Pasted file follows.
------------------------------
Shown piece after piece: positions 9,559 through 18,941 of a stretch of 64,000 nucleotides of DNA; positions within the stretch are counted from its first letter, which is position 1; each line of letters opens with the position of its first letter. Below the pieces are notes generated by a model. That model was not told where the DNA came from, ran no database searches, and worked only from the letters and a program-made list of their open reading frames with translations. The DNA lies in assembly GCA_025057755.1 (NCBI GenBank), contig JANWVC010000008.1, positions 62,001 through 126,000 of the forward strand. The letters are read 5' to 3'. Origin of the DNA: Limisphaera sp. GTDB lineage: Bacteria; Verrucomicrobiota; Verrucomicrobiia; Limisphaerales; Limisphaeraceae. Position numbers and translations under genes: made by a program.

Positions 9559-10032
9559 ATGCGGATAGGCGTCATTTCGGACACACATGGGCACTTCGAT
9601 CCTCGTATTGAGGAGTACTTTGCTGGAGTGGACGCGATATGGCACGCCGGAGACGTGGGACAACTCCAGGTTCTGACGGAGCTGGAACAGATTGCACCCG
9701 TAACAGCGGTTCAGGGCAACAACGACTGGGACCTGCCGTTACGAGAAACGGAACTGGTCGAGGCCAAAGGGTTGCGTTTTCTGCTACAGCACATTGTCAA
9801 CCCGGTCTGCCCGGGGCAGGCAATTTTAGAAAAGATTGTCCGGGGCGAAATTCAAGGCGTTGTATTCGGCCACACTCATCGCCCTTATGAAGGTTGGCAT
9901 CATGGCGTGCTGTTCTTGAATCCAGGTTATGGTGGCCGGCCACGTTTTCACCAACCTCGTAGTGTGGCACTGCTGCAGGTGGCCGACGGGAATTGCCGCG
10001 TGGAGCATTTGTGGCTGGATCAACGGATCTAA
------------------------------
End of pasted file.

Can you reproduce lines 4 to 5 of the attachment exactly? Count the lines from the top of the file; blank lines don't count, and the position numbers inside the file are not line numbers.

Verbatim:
9601 CCTCGTATTGAGGAGTACTTTGCTGGAGTGGACGCGATATGGCACGCCGGAGACGTGGGACAACTCCAGGTTCTGACGGAGCTGGAACAGATTGCACCCG
9701 TAACAGCGGTTCAGGGCAACAACGACTGGGACCTGCCGTTACGAGAAACGGAACTGGTCGAGGCCAAAGGGTTGCGTTTTCTGCTACAGCACATTGTCAA